Savannas

Tropical Grasslands of the World

What are Savannas?

Most dictionaries simply define a savanna as a plane that is characterized by scattered grass and trees that are located in areas with seasonal rainfall, and specifically tropical and subtropical regions. However, these definitions do not nearly begin the extensive factors that contribute to these regions. Geographically, savannas cover half of Africa, large areas of Australia, India, and South America. In fact, about 46% of the land in Africa can be classified under this specific biome type. Savannas are often a result of humans burning down grasslands and then planting crops. Since they are found in lower latitudes, savannas tend to have a very raining season and a very dry season, which detests the misconception that savannas are only dry.

Key Locations

The land that is classified as tropical grasslands is essentially nonexistent in places such as North America, Europe, and Antartica because these locations are far from the equator. The most predominant and well defined savannas are found in stretches of Africa, Australia, and South America.


Blow is a world map depicting the areas that are roughly considered to be savannas (shown by yellow coloring).

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Essential Abiotic Factors

Savannas are classified neither as a rainforest or desert. They are not classified as a rainforest because there is only 15 to 25 inches of rain per year, and it is not a dessert because it is not dry enough. In the winter savannas are still slightly dry and cool. In the summer, savannas are humid and can reach extremely high temperatures. The average temperature can be around 70 degrees fahrenheit.


During the winter, the soil on savannas can dry out due to no rainfall and can become infertile. This means that all grass and shrubs will die. In the summer that is the opposite, since the soil receives plenty of sunlight and a decent amount of water it is very fertile. This benefits both animals and the grass because the animals eat the grass (grazing) for their food and the grass reproduces due to the nutrients left behind from the animals.

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Varied Vegetation & Plant Adaptation

Because of the inconsistent climate and seasons for savannas, vegetation varies immensely. During the rainy season, plants and grass grow very tall, but there are many floods. In contrast, during the very hot and dry season, plants will typically die because of the lack of precipitation. Tree growth is controlled not only by the rainfall, but also by the soil type. Areas of hardpan soil do not allow for tree roots to penetrate, except through certain cracks. These cracks evidently determine the tree distribution throughout the biome. Trees also have extensive root systems that help to absorb as much water as possible. Many plants are pyrophytic so that they can survive fires, many of which are caused by farmers deliberately so that they can create more open land. Specific plants that are found primarily in savannas includes bermuda grass, senegal gum, gum trees, and candelabra trees.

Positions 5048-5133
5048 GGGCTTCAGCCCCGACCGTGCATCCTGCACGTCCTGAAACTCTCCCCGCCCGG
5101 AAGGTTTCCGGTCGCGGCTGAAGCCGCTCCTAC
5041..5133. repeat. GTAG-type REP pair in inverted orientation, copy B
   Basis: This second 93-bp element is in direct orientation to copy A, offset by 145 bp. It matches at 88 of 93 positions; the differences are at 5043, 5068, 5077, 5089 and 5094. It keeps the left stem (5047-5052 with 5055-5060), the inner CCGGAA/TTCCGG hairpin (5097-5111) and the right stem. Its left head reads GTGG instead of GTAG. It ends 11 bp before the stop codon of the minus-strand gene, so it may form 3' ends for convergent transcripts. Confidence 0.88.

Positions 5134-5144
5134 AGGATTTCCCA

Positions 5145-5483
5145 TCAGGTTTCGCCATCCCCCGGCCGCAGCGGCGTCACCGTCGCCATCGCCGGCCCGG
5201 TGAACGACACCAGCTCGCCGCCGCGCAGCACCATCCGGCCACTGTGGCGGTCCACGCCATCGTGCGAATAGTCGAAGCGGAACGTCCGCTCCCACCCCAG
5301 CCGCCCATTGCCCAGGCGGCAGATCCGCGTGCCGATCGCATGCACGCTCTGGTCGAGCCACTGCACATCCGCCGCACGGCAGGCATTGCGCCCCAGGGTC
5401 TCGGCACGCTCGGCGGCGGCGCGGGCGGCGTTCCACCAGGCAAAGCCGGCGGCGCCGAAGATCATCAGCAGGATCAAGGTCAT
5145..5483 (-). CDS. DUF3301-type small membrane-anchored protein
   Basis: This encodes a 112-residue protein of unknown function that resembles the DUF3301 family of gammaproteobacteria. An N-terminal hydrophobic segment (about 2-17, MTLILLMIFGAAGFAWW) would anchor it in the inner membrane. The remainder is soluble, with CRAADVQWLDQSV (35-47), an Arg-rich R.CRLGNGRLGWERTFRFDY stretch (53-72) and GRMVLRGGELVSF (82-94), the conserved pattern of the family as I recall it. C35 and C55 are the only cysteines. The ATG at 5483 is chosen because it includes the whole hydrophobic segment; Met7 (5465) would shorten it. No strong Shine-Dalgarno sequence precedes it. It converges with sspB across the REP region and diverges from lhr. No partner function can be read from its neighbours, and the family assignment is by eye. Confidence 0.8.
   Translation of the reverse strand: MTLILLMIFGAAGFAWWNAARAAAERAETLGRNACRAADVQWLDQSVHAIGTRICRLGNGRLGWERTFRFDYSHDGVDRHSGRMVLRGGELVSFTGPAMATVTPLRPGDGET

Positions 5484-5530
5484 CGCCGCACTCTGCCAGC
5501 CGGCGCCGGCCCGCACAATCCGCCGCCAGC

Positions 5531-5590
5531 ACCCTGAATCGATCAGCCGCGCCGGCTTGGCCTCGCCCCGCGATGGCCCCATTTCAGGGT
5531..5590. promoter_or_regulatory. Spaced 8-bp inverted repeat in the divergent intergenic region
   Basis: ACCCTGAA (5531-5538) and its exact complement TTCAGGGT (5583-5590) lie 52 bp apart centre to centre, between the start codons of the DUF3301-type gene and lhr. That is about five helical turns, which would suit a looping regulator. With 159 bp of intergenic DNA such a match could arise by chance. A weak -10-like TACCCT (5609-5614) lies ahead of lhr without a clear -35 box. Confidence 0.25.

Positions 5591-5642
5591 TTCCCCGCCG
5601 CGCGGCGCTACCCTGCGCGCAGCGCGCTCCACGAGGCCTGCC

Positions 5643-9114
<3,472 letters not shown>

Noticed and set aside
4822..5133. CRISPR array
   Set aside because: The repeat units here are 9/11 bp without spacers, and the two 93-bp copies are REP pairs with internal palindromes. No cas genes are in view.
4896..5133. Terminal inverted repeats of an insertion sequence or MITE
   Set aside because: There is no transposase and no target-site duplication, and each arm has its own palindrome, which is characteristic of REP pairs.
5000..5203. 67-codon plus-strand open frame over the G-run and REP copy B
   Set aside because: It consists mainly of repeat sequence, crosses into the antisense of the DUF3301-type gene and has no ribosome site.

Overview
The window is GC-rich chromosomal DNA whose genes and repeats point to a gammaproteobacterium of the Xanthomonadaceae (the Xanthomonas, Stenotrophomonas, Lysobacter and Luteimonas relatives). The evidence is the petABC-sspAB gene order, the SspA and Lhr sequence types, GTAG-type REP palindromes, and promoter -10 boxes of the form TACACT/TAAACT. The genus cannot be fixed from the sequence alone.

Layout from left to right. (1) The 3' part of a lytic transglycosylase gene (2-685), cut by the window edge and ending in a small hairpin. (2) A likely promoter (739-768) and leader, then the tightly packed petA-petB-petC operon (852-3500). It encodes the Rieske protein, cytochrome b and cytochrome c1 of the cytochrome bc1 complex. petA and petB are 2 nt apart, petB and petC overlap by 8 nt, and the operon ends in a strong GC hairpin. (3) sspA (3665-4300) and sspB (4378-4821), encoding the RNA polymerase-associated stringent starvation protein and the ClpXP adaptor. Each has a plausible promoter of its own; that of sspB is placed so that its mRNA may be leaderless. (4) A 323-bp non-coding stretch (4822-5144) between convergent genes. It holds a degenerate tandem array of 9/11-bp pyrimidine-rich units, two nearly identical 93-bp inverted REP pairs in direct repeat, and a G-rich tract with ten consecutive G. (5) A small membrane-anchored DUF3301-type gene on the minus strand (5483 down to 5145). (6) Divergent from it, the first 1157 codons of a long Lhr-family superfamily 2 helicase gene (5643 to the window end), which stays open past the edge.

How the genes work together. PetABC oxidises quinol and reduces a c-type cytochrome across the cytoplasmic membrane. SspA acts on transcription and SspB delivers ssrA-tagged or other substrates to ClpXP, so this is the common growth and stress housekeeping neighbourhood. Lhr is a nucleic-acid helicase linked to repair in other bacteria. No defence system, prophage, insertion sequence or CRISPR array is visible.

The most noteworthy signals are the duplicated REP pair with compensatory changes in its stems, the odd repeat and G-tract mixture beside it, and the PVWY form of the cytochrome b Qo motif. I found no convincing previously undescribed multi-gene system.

Animal Adaptation

A variety of animals migrate to coincide with the seasonal flush of growth. That applies specifically to mammals in Africa and birds in Australia. Many animals burrow to avoid from being eaten from their predator. One example is birds, savannas are ideal for birds of prey. Birds can use their long-range vision for prey and can set up their nest on the long branches. There are big niche separations in African ungulates. One example is browsers and grazers who both have multiple differences. The proportion of grass in which each species consumes is different, for grazers it is a great amount unlike others.

Additional Information

Biomes Savanna | Biology | Ecology

About the Authors

Carson Talty is a junior at MHS currently taking Biology. He has an older sister who is currently attending Rutgers. Carson enjoys playing tennis, writing, and is a diehard Yankees fan. He looks to attend a 4 year university after high school and major in something pertaining to science.


Emmet Weinman is enrolled at Morristown High School and is graduating in 2017. He has one younger sibling who attends Frelinghuysen Middle School. Emmet has taken three courses in the science department over his high school career (Physics, Chemistry, Biology).


Works Cited

T. (2010, November 28). ABIOTIC FACTORS. Retrieved May 17, 2016, from https://tropicalgrassland.wordpress.com/abiotic-factors/



U. (2016). Savanna. Retrieved May 17, 2016, from http://www.pugetsound.edu/academics/academic-resources/slater-museum/biodiversity-resources/world-biomes/characteristics-of-bioclimatic/savanna/



Dowd, M. (2016). What Types of Vegetation Dominate the Savanna Biome? Retrieved May 17, 2016, from http://education.seattlepi.com/types-vegetation-dominate-savanna-biome-6243.html